AGGRESSIVE GENE THERAPY FOR CANCER
Although most cancers are not inherited via the germ line, cancer is nonetheless a genetic disease. In the case of hereditary disease we may attempt to replace the defective component, thus preventing cell death. In contrast, when dealing with a cancer we need to destroy the cancer cells, or at least inhibit their growth and division. Several strategies have been used and may be classified as follows:
(a) Gene replacement
(b) Direct attack
(d) Immune provocation
Gene replacement therapy for cancer is analogous to its use in correcting hereditary defects. The cancer is analyzed to identify the mutant gene(s) that are responsible. The wild-type version of the oncogene or tumor suppressor gene is then inserted into the cancer cells. For example, the wild-type version of the p53 gene has been delivered to p53-deficient cancer cells. The delivery method is usually via an adenovirus vector, but sometimes liposomes have been used.
In the direct plan of attack, a gene that helps kill cancer cells is used. For example, the TNF gene encodes tumor necrosis factor. This is produced by white blood cells known as tumor-infiltrating lymphocytes (TILs). These cells normally infiltrate into tumors where they release TNF, which is fairly effective at eradicating small cancers. To attack a large cancer that is out of control, TNF production must be increased. First the TNF gene is cloned. Then white blood cells are removed from the patient and cultured. Multiple copies of the TNF gene—or perhaps an improved TNF gene with enhanced activity—are introduced into the white cells. Then the white cells are injected back into the patient.
Although TNF is very effective in killing cancer cells, it is also toxic to other cells. Thus high levels of TNF are dangerous to the patient. There are two sides to this problem. One is limiting TNF or other toxic agents to the cancer cells. The other is getting the toxic agent to the relatively inaccessible cells on the inside of a tumor. A variety of modifications are being tested to solve these problems—for example, putting the TNF gene under control of an inducible promoter and using adenovirus to transfer the gene into cancer cells. The chosen promoter is designed to be induced by agents already used in treating cancer cells, such as radiation or cisplatin.
The suicide strategy is actually a hybrid of anticancer drug therapy with gene transfer therapy.
A harmless compound, or prodrug, is chosen that can be converted to a toxic anticancer drug by a specific enzyme. If the enzyme is present, the cell expressing it will commit suicide when the prodrug is available (Fig. 17.10). Consequently, an enzyme that is not present in normal human cells must be chosen for this approach. The gene encoding the suicide enzyme must be delivered to the target cancer cells, usually by a viral vector or in liposomes. If the enzyme is successfully expressed in the cancer tissue, then the toxic drug will be generated inside the cancer cells. Thus the prodrug can be administered to the patient by normal means but is specifically lethal for the cancer cells.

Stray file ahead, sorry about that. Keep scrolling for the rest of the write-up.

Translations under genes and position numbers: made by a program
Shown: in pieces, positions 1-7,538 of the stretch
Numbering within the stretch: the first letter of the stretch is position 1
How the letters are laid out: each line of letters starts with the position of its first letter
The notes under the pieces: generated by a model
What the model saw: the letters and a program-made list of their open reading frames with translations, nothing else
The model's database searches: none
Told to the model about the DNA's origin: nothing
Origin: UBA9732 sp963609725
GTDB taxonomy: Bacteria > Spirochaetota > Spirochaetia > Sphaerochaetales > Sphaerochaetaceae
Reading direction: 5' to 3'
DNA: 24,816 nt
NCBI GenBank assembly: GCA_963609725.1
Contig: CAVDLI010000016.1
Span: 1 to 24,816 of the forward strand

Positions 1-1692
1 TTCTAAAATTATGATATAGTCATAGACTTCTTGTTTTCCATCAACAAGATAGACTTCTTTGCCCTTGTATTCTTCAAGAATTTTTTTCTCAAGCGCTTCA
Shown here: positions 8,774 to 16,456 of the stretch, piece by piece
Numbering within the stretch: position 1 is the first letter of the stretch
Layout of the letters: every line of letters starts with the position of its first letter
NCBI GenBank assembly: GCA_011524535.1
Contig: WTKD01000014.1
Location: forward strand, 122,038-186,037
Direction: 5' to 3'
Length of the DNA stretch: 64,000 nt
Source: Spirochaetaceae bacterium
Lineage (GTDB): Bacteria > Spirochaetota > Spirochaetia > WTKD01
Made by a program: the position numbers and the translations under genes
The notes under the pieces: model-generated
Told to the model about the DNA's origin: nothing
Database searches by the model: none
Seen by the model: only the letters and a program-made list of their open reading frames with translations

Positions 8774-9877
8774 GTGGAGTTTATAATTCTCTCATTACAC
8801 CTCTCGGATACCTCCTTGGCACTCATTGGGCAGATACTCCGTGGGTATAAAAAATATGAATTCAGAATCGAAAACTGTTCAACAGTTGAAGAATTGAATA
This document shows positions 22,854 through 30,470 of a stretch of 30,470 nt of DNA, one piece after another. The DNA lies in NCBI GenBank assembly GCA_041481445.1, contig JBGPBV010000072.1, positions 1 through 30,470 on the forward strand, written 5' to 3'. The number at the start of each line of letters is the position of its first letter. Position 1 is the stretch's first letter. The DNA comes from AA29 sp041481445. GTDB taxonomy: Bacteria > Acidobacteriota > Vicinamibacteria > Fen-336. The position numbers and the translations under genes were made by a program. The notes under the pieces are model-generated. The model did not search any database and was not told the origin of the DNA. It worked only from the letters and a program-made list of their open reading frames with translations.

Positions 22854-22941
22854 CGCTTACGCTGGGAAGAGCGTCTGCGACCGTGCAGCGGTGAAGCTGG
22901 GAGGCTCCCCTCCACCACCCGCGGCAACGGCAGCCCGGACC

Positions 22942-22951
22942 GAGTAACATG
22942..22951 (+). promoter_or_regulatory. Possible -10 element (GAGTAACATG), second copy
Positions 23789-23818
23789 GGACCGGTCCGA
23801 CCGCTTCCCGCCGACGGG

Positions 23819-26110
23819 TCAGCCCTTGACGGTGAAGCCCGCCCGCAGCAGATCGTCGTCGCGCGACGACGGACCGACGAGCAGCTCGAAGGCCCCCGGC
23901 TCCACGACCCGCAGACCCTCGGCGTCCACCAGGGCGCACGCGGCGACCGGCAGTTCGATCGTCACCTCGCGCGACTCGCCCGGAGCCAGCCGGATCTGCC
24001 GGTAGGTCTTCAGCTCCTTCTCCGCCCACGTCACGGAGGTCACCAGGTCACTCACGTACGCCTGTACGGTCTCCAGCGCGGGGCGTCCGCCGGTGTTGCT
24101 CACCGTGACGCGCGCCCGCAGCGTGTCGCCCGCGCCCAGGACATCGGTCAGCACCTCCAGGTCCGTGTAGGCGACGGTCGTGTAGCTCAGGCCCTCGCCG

In practice two major suicide enzyme/prodrug combinations have been used. Gene therapy has been used to deliver the enzyme thymidine kinase, originally from herpes virus, to cancer cells. The nontoxic prodrug, the nucleoside analog ganciclovir, is converted to its monophosphate by thymidine kinase (hence its clinical use in treating herpes virus infections). Because only the cancer cells have thymidine kinase, all the noncancerous cells are unaffected. Normal cellular enzymes then convert the monophosphate to ganciclovir triphosphate (GCV-TP). This acts as a DNA chain terminator (Fig. 17.11). DNA polymerase incorporates GCV-TP into growing strands of DNA. However, lack of a 3′-OH group prevents further elongation of the nucleic acid strand. DNA synthesis is thus inhibited and the cell is killed. A similar scheme involves the conversion of 5-fluorocytosine to 5-fluorouracil by cytosine deaminase, originally from bacteria. Again, cellular enzymes finish the job by making the phosphorylated nucleoside that actually inhibits DNA and RNA synthesis.
A more indirect approach relies on the body’s natural defenses. Our immune systems are effective at killing cancers, provided they identify them while still small. To survive, a cancer has to somehow evade the body’s immune surveillance. In this approach, gene therapy inserts a gene that attracts the attention of the immune system to the tumor cells. For example, the HLA (= MHC) proteins are exposed on the surfaces of mammalian cells where they act in cell recognition. Different individuals have different combinations of HLA genes, which act as molecular identity tags so that cells of the body are recognized as “self.” If HLA genes that are not originally present in that particular individual are inserted into the cancer cells, the tumor appears alien, and the immune system will now mount an assault.
A related approach is to use cytokines. These are short proteins that attract immune cells and stimulate their division and development. The genes for several cytokines of the interleukin family (especially IL2, IL4, and IL12) have been used to provoke immune attacks on cancer cells.